Just minutes ago, in gentle rain and a mild breeze--so much nicer than the monsoon and tempest of earlier in the day--I took both dogs for a stroll.
We took the Orchard Walk, a loop of a mile or so past the playground where we saw two red-tailed hawks late last fall, past the smallish and sort of down-at-the-heels but still friendly houses on the other side of the railroad tracks.
As we passed one house, I heard barking and scrabbling, toenails on wood floor, as a dog struggled to find purchase. The front door was open, just the screen door between the excited dog and us. And then I saw the screen move, and a snout emerge, and then the entire dog, pushing through the screen, which was not secure but had been torn out at the bottom and now flapped in the wind.
Another gigantic, hairy dog, barreling right toward us. But this was different; this was OK. This dog did not jump on Riley or Boscoe, did not roll them, did not bark or bite. She had much better manners; clearly, she just wanted to say hello. She was big and furry, dark brown, with beige eyebrows much like Boscoe's. A likeable dog, though probably a headache for her owner with her Houdini-like escape abilities.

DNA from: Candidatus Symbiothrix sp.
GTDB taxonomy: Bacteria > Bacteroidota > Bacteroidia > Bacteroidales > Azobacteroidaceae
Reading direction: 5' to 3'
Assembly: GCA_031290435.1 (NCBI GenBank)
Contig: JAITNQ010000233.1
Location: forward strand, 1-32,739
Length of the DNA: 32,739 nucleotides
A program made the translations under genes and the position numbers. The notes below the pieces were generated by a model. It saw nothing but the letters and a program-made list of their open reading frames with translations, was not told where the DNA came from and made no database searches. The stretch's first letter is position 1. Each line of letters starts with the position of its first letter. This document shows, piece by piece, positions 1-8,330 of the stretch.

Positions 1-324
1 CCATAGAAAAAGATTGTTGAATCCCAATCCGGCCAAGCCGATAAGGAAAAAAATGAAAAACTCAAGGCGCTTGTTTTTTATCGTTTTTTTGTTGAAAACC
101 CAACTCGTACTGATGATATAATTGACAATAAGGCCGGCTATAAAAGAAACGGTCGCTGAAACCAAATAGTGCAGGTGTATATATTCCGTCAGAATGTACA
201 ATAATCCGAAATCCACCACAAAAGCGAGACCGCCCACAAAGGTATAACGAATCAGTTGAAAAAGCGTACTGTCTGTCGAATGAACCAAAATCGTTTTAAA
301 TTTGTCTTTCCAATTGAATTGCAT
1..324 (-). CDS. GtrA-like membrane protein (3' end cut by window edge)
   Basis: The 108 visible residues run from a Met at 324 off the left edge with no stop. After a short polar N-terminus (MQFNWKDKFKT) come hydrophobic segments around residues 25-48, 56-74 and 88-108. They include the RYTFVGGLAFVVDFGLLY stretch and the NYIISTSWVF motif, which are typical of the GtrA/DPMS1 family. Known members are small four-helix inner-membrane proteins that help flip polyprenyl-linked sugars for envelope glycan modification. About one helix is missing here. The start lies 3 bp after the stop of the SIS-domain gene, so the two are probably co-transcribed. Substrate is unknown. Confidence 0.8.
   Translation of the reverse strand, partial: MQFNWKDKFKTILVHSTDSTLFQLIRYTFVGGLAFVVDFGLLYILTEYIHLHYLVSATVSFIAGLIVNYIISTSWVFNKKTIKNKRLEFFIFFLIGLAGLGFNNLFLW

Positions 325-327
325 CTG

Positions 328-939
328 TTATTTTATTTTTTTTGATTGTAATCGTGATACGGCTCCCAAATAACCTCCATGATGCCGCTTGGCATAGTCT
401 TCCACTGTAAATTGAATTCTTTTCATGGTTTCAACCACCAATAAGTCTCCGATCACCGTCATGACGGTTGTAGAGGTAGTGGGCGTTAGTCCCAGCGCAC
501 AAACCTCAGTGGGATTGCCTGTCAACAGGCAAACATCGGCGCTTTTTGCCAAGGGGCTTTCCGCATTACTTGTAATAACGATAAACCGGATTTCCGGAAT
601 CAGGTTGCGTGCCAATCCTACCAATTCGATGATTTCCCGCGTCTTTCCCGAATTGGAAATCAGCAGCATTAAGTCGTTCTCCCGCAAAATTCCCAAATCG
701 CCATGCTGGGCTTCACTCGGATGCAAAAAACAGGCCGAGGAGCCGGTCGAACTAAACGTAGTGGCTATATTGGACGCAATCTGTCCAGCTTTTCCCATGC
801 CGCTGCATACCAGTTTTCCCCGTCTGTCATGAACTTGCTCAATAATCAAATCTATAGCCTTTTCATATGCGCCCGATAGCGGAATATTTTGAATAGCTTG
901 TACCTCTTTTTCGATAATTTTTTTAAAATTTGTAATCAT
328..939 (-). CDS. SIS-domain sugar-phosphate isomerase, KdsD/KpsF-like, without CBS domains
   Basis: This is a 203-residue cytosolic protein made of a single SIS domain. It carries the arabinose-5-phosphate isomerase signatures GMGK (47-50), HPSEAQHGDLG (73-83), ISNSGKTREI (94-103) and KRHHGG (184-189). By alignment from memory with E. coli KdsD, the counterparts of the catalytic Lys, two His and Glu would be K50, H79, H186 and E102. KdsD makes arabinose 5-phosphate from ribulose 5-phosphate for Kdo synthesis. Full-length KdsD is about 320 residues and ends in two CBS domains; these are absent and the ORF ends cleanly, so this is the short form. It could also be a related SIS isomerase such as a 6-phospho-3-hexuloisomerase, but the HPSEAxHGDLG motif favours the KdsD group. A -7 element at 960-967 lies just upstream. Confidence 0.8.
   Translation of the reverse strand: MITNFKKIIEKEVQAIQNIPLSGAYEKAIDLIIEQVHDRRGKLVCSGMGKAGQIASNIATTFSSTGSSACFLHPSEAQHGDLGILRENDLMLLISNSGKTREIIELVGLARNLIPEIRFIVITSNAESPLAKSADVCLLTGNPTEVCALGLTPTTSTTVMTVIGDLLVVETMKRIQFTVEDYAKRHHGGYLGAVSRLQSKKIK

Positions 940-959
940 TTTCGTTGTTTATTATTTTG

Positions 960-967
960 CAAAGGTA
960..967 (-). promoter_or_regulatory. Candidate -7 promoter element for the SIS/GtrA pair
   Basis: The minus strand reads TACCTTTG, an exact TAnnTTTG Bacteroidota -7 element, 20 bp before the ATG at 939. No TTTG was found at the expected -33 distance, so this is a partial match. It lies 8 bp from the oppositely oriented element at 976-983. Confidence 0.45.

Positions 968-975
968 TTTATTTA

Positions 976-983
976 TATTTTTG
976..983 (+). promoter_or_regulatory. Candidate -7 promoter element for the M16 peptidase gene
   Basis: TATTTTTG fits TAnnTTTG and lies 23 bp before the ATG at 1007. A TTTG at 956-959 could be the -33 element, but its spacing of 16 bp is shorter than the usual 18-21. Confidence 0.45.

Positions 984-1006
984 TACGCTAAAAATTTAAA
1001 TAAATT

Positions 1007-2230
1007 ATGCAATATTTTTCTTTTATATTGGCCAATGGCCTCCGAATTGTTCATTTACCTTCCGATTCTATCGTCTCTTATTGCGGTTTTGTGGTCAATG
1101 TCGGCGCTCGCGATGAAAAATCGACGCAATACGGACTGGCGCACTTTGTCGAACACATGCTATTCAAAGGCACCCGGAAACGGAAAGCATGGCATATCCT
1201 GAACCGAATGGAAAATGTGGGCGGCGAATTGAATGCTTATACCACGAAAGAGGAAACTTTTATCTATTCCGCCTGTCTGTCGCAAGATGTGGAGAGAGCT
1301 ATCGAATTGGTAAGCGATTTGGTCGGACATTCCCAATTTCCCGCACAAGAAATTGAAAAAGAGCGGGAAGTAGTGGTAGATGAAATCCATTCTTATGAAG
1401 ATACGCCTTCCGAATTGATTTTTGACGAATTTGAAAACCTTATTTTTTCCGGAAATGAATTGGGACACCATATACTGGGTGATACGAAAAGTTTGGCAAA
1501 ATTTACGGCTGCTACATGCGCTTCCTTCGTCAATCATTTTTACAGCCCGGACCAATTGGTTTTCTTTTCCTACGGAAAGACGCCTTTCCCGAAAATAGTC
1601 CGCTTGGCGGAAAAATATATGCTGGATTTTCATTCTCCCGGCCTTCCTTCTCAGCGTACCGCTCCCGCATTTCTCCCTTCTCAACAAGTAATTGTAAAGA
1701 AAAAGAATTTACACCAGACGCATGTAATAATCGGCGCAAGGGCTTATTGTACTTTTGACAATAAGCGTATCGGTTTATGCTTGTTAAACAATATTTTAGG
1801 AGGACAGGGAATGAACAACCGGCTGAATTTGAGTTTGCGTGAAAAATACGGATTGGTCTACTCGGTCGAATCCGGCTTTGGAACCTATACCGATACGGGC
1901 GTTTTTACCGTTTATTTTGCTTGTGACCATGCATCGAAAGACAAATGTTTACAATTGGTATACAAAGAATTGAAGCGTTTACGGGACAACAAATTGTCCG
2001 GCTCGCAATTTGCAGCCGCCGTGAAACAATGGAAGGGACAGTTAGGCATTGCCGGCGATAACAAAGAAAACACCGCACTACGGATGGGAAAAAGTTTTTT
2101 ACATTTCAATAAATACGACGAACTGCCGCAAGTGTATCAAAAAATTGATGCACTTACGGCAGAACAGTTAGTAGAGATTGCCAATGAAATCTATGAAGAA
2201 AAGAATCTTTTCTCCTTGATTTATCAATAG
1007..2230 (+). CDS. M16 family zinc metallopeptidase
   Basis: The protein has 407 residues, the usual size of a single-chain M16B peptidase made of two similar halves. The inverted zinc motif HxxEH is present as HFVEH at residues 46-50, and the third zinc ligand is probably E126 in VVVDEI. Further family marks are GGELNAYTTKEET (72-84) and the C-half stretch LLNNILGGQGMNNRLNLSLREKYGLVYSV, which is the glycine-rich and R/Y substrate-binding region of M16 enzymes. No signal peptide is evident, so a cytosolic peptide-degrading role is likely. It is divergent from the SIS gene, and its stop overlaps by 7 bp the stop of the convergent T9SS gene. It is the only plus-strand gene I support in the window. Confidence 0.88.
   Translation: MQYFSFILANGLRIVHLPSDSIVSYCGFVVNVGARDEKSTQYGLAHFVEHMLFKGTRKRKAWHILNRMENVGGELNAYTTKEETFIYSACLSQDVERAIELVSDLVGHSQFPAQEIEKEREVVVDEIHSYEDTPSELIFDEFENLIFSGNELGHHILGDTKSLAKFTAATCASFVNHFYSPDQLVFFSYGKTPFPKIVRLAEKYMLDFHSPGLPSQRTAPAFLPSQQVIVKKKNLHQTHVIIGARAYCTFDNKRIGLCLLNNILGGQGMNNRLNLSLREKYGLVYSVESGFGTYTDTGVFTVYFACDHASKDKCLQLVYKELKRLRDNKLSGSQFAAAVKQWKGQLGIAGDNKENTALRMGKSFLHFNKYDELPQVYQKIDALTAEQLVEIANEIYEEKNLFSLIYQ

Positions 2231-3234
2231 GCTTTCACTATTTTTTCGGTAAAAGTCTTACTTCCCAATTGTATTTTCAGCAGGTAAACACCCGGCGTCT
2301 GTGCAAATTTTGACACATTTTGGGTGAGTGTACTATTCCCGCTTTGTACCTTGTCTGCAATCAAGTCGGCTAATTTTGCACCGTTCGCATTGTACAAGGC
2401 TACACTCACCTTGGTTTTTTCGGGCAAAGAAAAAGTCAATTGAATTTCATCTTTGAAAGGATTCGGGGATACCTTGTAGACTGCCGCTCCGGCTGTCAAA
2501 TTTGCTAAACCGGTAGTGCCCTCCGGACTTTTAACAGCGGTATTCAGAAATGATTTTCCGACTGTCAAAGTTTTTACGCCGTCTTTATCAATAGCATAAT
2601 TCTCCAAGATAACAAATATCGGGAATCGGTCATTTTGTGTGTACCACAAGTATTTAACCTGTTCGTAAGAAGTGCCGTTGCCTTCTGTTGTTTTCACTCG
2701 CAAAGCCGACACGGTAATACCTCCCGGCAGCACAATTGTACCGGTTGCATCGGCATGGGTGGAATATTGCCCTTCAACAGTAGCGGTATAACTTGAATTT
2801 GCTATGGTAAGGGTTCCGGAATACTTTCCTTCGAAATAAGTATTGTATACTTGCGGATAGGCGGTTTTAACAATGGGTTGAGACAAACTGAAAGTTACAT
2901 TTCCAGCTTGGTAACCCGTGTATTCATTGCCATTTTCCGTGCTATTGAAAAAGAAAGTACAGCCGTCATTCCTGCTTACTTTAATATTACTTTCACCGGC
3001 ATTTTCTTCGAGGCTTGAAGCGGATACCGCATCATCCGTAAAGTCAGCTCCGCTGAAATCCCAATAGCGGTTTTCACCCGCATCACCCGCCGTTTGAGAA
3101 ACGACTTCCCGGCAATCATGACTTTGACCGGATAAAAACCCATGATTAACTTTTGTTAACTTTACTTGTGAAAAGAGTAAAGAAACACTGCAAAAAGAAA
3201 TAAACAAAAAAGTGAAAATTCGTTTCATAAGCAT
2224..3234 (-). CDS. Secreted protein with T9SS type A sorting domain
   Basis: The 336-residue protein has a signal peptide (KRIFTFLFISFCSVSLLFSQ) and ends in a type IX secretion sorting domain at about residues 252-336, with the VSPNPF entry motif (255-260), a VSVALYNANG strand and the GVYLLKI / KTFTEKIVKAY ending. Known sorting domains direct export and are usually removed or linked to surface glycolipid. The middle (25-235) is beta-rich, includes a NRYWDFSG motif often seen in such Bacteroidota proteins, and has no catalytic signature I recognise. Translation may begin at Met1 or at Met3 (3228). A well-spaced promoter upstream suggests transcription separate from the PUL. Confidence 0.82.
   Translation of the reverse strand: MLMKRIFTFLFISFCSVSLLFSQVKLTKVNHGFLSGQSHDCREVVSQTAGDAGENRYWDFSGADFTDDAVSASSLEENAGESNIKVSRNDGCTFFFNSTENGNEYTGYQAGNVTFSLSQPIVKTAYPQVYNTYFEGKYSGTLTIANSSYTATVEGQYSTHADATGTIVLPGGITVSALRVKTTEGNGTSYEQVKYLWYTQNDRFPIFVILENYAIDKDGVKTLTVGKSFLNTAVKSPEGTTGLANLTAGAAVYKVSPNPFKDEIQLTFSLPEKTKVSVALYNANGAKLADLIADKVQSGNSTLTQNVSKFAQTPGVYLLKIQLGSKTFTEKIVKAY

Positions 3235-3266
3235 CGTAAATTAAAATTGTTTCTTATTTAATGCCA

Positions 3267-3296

Boscoe barked at her a couple of times, but a few treats crammed into his mouth shut him up. Riley just sniffed her with interest.
Perhaps they remembered her; we had met on a walk months and months ago. Still, I was proud of Riley for not panicking.
I heard the owner: Did Saoirse get out again? She hurried up, grabbed Saoirse by the collar, apologized. It's fine, I said, and it was. Riley and Saoirse were sniffing each other somewhat warily, but with interest. Boscoe was more interested now in my jacket pocket, where the treats lived.
She likes to look out, the owner said apologetically, and I laughed. That's not enough, I said. And she's figured out your screen door.
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